In an example implementation, mobile device 510 retrieves fax document template 522 from a fax server 520 into the memory of mobile device 510. The retrieval of fax document template 522 can be a data transfer through HTTP protocol. The data transfer can be managed by the fax manager 225 in the vPBX server 200. After retrieving fax document template 522 from fax server 520, the vPBX system can permit a user to insert text in the fax document template 522. The vPBX system can insert some or all data fields in the fax document template 522. Alternatively or additionally, a user can insert some or all data fields in the fax document template 522, to generate a fax document 524.
A user can authenticate the fax document 524 by providing a signature. The signature can be a hand-written signature on a touch-sensitive screen on the mobile device 510. The signature can be inserted into the fax document 524 as an image. The signature can also be another form of electronic signature. The signed fax document can be sent to a destination device 530 either directly from mobile device 510 or from a fax manager 225 in vPBX server 200.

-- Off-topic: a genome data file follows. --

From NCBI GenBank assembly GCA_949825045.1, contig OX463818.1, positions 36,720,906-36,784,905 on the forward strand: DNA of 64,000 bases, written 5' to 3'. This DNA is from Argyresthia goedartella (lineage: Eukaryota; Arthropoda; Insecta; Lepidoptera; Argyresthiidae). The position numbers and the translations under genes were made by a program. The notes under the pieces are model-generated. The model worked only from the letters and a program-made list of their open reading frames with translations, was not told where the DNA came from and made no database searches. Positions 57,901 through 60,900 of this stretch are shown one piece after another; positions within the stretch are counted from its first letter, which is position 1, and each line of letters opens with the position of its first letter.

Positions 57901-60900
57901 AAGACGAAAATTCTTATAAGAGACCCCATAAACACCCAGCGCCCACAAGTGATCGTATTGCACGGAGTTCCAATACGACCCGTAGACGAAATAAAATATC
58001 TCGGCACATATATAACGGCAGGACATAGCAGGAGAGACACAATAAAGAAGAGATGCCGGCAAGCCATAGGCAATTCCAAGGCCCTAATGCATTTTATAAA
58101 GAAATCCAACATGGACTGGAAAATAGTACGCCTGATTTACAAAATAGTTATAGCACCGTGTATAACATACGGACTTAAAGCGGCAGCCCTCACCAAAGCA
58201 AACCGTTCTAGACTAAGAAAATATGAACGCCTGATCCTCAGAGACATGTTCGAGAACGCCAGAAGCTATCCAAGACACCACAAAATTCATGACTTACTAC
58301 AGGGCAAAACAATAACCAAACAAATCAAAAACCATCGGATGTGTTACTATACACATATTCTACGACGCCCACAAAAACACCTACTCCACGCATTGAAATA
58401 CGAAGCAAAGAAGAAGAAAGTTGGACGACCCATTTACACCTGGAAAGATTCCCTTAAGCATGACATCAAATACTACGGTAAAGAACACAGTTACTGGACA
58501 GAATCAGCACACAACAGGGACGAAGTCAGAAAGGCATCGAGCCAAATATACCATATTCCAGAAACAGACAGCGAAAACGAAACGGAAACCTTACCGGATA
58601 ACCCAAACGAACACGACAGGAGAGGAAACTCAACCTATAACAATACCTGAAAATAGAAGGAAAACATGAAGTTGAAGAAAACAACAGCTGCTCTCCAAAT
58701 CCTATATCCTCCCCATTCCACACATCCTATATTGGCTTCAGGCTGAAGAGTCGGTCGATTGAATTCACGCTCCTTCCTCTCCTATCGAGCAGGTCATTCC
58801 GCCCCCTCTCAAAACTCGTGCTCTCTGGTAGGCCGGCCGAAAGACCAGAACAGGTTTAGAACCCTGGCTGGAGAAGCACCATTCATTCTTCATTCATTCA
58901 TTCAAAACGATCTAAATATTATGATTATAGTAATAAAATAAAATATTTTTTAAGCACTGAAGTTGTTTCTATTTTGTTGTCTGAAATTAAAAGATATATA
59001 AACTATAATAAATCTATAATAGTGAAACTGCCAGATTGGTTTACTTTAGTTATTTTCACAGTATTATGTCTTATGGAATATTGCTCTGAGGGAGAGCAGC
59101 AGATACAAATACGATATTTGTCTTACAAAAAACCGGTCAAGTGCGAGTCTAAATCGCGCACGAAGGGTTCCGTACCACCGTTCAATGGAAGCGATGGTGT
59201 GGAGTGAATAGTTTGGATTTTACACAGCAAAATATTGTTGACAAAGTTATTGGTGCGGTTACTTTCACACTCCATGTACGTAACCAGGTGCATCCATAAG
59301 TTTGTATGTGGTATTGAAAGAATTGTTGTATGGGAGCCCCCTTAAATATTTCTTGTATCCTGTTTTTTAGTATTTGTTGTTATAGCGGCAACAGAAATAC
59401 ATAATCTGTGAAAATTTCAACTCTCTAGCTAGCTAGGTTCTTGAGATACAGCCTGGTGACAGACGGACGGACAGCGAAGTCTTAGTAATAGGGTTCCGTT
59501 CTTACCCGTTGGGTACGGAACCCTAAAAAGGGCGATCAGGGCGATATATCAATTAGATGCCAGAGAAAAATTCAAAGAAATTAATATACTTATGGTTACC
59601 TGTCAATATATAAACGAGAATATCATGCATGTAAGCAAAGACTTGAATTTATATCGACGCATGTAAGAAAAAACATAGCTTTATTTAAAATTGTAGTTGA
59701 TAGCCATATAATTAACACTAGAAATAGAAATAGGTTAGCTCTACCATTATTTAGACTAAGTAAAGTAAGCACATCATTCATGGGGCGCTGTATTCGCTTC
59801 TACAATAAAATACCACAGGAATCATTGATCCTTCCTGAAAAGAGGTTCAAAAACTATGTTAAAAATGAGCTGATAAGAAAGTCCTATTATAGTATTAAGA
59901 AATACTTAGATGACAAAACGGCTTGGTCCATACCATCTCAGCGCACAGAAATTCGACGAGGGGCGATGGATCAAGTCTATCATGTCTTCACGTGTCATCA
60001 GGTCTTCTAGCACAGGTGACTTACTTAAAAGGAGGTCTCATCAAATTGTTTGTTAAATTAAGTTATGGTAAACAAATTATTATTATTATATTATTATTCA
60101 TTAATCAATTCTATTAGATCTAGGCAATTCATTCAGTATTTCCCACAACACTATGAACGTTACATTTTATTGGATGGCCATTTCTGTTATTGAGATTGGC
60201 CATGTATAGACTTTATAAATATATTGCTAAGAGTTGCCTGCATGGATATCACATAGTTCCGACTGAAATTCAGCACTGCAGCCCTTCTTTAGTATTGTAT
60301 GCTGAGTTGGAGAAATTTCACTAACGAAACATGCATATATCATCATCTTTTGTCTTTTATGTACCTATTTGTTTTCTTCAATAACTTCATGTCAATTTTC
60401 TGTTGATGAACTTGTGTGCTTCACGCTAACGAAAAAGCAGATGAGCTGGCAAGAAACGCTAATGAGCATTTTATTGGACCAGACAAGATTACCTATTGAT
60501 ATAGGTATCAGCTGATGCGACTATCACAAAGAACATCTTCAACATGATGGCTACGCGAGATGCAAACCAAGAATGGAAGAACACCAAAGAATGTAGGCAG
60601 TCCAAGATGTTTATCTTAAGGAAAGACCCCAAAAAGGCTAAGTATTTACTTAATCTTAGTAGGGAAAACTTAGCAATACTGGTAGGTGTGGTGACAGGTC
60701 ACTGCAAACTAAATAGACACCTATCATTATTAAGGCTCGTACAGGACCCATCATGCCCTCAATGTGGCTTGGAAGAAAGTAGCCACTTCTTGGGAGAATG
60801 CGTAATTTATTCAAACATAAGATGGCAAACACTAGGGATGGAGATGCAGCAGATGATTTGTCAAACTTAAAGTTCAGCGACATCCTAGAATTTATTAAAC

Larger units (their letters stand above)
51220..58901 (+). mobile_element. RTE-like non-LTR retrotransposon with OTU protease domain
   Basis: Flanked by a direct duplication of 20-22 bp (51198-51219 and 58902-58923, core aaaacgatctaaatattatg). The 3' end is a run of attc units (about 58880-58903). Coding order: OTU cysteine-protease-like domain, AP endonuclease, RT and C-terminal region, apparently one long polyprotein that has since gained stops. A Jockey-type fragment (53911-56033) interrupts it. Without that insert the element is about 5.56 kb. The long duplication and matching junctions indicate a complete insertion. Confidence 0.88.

In one example implementation of sending authenticated faxes from a mobile device, mobile device 510 can send the signed fax document 524 to a destination fax machine 530. The sending of the fax document can be achieved by creating a virtual connection between mobile device 510 and destination fax machine 530. The connection can be managed by a vPBX server, through a telephony gateway server 580 (“TGS,” see FIG. 5C below).
In another example implementation of sending authenticated faxes from a mobile device, a user can send the signed fax document through a fax manager 225. In a first step, the fax document is sent from mobile device 510 to vPBX server through an Internet Message Access Protocol (IMAP), Post Office Protocol 3 (POP3), Simple Mail Transfer Protocol (SMTP), or other readily available messaging protocols. In a second step, fax manager 225 can perform record keeping tasks such as archiving the fax document, recording user information, recording billing information, etc. In a third step, fax manager 225 can send the fax to destination fax machine 530. The transmission between fax manager 225 and destination fax machine 530 can be through a messaging protocol or a fax over IP (FoIP) protocol, such as a T.38 fax relay standard.